10. Archived from groups: rec.photo.digital (More info?)

    Marvin wrote:

    > paul wrote:
    >
    >> What changes about image detail, jpeg artifacts, noise, etc when
    >> printing compared to what you see on a monitor? I would assume the
    >> basic effect is a burring and loss of quality/sharpness.
    >
    >
    > The main difference is changes in color rendition. An image seen by
    > emitted light (on a screen) can never have the same colors as one seen
    > by reflection (on a print), but the colors can be brought close by the
    > way the display and the printer are set up.
    >
    > Beyond that, items such as resolution depend mainly on the pixel count,
    > assuming that the quality of the lens and other factors are controlled.
    > The simple answer to your question is that there are no simple answers.


    What I was getting at is from the other discussions about noise & grain
    dissapearing in prints even at 300dpi. That suggests 300dpi is finer
    than it needs to be yet others insist you do get better detail than
    200dpi, I guess you aren't getting everything though. Theoretically
    there would be a filter in photoshop to simulate the blur effect of
    printing. It's not clear to me what's going on that some added detail
    emerges but grain & noise below a certain size is invisible on a print.

    I guess it's a matter of being represented by dots which are much like
    grain/noise in character. I played with making screened b&W bitmaps in
    PS once & found that it required an enormous file size to show those
    dots distinctly and you had to be zoomed in 100% to see it correctly. So
    to answer my own question, I think that is the factor that shows edge
    detail pretty well but is not good at all for showing speckle type
    detail. Speckles show up strongly on a computer monitor and edge detail
    is difficult to represent on a grid. An inket print can use several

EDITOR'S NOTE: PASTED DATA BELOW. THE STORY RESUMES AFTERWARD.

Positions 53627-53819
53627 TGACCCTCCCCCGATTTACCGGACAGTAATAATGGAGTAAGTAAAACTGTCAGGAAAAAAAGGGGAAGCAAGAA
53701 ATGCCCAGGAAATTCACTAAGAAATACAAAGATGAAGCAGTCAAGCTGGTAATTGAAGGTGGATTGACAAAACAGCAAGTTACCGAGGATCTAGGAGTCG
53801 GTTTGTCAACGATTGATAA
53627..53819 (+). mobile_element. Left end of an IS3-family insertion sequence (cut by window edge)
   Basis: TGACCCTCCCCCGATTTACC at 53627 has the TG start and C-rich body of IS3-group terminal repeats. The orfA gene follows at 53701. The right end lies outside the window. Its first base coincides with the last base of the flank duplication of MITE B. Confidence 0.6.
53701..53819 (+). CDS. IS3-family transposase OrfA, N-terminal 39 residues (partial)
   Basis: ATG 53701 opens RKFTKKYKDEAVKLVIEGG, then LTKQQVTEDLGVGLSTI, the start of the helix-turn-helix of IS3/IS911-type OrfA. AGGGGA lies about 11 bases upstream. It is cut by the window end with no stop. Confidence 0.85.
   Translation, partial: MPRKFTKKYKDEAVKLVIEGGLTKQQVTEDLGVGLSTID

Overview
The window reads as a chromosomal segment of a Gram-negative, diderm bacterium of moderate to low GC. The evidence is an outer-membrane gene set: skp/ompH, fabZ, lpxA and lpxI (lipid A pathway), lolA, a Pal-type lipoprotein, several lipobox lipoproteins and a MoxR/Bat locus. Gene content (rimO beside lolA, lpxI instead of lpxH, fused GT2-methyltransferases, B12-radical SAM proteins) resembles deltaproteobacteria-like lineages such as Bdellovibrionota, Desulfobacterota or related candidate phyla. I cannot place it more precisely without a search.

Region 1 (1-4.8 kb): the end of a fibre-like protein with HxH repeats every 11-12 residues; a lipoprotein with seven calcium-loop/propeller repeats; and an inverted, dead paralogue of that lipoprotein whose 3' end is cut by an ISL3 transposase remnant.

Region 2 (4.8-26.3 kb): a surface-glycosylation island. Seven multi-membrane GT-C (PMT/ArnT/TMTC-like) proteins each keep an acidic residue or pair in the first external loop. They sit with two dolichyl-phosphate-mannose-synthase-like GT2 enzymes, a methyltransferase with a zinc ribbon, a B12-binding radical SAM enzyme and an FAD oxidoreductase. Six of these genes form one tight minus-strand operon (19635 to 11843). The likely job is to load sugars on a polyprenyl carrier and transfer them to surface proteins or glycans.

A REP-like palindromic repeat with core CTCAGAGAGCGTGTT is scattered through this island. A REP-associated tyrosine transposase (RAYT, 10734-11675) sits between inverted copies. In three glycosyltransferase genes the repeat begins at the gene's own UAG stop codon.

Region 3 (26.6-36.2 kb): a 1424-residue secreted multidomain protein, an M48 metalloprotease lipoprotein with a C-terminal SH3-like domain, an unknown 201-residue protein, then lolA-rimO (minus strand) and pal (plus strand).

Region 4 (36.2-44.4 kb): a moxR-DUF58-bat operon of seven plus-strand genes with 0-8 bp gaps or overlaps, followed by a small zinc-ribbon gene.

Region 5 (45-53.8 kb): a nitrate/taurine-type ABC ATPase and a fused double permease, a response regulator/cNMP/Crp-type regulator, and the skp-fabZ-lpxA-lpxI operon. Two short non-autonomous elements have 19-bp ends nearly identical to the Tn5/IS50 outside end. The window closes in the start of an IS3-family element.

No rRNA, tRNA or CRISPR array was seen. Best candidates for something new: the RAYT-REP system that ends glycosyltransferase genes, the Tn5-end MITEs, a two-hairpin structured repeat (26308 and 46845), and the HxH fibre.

(maybe more) dots to span a single pixel so it is finer grained in a
    sense but it needs different colored dots to mix colors so is pretty
    coarse in that regard.
  11. Archived from groups: rec.photo.digital (More info?)

    paul wrote:
    > Marvin wrote:
    >
    >> paul wrote:
    >>
    >>> What changes about image detail, jpeg artifacts, noise, etc when
    >>> printing compared to what you see on a monitor? I would assume the
    >>> basic effect is a burring and loss of quality/sharpness.
    >>
    >>
    >>
    >> The main difference is changes in color rendition. An image seen by
    >> emitted light (on a screen) can never have the same colors as one seen
    >> by reflection (on a print), but the colors can be brought close by the
    >> way the display and the printer are set up.
    >>
    >> Beyond that, items such as resolution depend mainly on the pixel
    >> count, assuming that the quality of the lens and other factors are
    >> controlled. The simple answer to your question is that there are no
    >> simple answers.
    >
    >
    >
    > What I was getting at is from the other discussions about noise & grain
    > dissapearing in prints even at 300dpi. That suggests 300dpi is finer
    > than it needs to be yet others insist you do get better detail than
    > 200dpi, I guess you aren't getting everything though. Theoretically
    > there would be a filter in photoshop to simulate the blur effect of
    > printing. It's not clear to me what's going on that some added detail
    > emerges but grain & noise below a certain size is invisible on a print.
    >
    > I guess it's a matter of being represented by dots which are much like
    > grain/noise in character. I played with making screened b&W bitmaps in
    > PS once & found that it required an enormous file size to show those
    > dots distinctly and you had to be zoomed in 100% to see it correctly. So
    > to answer my own question, I think that is the factor that shows edge
    > detail pretty well but is not good at all for showing speckle type
    > detail. Speckles show up strongly on a computer monitor and edge detail
    > is difficult to represent on a grid. An inket print can use several
    > (maybe more) dots to span a single pixel so it is finer grained in a
    > sense but it needs different colored dots to mix colors so is pretty
    > coarse in that regard.

    I think you are talking about subjective judgments, not measurables. I'm not knocking subjectivity, but it does get hard to
    agree on matters such as the maximum useful number of dpi for scanning.